Living wage vs minimum wage: Mind the gap

The notion of minimum wage has been around a long time, but it does not necessarily coincide with the notion of a ‘living wage’. As I have argued elsewhere, even in rich countries the mandated minimum wage does not provide workers and their families enough to meet their basic material needs. Not surprisingly, this has bred the phenomenon of ‘working poverty’, that is, the incidence of poverty that prevails among those who are still employed. For example, in the United States, the incidence of working poverty is 6.6 cent, while in Canada it is 5.5 per cent. In general, between to 5 to 7 per cent of the employed population are afflicted by working poverty in rich countries, requiring the state to intervene through various forms of means-tested financial assistance to such vulnerable groups. Working poverty is, of course, significantly higher in the developing world. Even in such a reasonably prosperous and middle income country like Malaysia, the incidence of working poverty is nearly 37 per cent.  

It thus appears that the time-honoured tradition of using minimum wages as a way of warding off working poverty has not been particularly effective. One could argue that this is a case of improving compliance and enforcement rather than a radical adjustment of the prevailing minimum wage to bring it up to to the standard of a ‘living wage’. Yet, systematic compilation of the available evidence by such bodies as the Living Wage Foundation in the UK has shown that the gap between a national minimum wage and estimates of a national living wage has actually grown between 2011 and 2015.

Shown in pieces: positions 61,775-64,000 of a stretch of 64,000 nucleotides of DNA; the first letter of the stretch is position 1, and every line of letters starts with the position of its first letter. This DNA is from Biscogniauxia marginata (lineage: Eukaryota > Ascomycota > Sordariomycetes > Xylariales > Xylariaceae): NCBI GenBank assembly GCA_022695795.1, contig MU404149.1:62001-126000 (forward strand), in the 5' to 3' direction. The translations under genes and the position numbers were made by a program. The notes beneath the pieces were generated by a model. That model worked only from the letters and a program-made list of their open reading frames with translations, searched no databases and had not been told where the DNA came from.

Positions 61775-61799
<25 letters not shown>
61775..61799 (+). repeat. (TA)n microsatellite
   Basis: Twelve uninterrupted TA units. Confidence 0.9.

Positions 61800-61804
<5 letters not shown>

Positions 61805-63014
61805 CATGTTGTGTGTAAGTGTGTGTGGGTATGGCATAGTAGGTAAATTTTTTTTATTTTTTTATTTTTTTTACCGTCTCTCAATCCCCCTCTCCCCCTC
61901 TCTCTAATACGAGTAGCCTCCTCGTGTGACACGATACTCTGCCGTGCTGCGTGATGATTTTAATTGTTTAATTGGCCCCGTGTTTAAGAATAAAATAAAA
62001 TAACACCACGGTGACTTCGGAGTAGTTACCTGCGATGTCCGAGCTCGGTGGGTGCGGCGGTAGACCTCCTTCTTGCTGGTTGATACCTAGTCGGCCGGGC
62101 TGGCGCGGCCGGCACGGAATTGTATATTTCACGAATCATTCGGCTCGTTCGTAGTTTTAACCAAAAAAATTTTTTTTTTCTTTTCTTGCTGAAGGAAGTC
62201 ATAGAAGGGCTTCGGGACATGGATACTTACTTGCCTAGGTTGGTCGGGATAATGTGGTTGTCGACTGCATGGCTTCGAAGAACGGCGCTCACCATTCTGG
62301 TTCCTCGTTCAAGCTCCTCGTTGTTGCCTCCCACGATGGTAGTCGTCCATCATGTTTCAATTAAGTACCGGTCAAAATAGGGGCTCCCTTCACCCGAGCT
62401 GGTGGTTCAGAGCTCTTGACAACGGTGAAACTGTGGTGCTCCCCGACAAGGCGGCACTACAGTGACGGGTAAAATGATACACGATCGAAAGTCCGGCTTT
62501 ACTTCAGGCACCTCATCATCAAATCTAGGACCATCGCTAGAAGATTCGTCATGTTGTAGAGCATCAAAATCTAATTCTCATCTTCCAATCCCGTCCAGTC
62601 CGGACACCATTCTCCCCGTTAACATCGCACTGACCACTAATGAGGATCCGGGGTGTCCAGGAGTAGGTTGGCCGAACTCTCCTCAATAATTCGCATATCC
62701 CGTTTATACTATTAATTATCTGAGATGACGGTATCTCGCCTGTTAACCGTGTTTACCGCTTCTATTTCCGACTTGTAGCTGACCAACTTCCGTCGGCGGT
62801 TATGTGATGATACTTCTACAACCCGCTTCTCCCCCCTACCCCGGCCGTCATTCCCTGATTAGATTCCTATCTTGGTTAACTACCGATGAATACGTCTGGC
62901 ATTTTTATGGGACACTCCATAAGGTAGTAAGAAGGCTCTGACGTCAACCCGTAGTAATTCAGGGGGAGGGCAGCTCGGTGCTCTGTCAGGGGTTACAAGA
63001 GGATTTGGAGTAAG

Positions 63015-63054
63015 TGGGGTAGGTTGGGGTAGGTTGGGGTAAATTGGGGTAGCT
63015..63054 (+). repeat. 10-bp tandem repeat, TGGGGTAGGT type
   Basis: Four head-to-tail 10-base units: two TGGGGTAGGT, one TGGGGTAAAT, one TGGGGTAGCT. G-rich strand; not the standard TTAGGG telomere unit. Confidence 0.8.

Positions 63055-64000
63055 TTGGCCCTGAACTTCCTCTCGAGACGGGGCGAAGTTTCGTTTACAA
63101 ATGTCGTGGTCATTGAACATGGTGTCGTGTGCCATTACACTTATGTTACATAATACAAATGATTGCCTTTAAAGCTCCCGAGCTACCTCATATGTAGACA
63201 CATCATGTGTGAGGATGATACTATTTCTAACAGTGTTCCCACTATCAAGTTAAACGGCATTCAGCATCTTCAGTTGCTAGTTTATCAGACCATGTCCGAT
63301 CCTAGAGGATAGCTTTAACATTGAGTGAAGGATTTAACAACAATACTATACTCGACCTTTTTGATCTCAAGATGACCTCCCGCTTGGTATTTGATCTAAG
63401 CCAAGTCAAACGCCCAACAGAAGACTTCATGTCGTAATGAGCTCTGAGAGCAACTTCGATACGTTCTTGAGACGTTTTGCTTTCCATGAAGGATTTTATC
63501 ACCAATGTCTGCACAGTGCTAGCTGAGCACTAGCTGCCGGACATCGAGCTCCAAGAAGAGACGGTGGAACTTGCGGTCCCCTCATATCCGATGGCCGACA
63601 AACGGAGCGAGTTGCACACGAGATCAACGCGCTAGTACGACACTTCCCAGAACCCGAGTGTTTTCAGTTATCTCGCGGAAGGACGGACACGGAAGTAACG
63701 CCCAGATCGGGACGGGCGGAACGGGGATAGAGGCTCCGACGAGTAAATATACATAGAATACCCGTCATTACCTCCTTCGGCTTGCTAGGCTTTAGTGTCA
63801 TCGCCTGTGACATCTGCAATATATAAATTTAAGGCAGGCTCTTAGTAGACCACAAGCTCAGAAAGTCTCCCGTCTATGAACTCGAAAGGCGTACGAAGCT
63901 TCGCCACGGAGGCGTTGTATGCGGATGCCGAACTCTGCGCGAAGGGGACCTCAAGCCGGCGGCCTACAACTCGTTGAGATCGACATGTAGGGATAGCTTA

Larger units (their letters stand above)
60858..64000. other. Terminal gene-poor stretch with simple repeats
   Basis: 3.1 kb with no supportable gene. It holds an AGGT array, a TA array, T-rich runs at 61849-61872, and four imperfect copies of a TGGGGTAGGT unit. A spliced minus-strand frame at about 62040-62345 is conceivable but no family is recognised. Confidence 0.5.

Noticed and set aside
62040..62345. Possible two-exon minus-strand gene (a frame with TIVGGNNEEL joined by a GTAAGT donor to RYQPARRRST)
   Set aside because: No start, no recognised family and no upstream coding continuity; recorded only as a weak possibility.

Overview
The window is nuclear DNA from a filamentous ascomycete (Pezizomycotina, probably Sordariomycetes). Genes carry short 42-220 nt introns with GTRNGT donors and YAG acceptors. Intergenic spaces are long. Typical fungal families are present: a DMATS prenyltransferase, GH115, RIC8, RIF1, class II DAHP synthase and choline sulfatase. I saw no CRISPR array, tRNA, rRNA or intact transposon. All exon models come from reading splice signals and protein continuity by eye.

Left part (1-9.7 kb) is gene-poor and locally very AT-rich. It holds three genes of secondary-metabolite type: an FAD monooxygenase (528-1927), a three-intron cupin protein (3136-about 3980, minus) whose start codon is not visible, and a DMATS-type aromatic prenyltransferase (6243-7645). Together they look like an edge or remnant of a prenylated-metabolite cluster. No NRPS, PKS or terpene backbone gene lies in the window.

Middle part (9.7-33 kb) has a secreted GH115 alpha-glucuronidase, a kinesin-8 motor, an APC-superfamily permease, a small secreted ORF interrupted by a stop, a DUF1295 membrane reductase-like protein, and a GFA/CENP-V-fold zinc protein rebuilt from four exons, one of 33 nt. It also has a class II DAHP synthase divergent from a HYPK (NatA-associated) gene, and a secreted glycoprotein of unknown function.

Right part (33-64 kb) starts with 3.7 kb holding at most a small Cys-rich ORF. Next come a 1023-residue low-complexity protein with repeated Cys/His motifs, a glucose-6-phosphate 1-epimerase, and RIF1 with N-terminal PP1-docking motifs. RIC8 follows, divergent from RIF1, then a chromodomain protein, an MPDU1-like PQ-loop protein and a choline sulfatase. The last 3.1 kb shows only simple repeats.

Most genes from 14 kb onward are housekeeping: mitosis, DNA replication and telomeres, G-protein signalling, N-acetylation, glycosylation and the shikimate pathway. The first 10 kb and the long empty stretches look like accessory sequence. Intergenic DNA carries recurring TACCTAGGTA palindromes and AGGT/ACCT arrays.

Such evidence lies behind the impetus of a ‘living wage movement’ in rich countries. Civic activism of this kind has also grown in the developing world. A good example is the ‘Asia Floor Wage Alliance’ (AFWA) which describes itself as

….an international alliance of trade unions and labour rights activist who are working together to demand garment workers are paid a living wage. It began in 2005 when trade unions and labour rights activists from across Asia came together to agree a strategy for improving the lives of garment workers.

As part of its objective of ‘improving the lives of garment workers’, AFWA provides (PPP-based) estimates of living wages in the garment industry across different parts of Asia. Based on such evidence, the prevailing minimum wage in some Asian countries is pitifully low varying between 19 per cent  (Bangladesh and Sri Lanka) and 54 per cent of the estimated living wage (Malaysia).  Clearly, if these estimates are to be believed, the minimum wage, even if adequately enforced, will not be able to deal with the scourge of working poverty in Asia.




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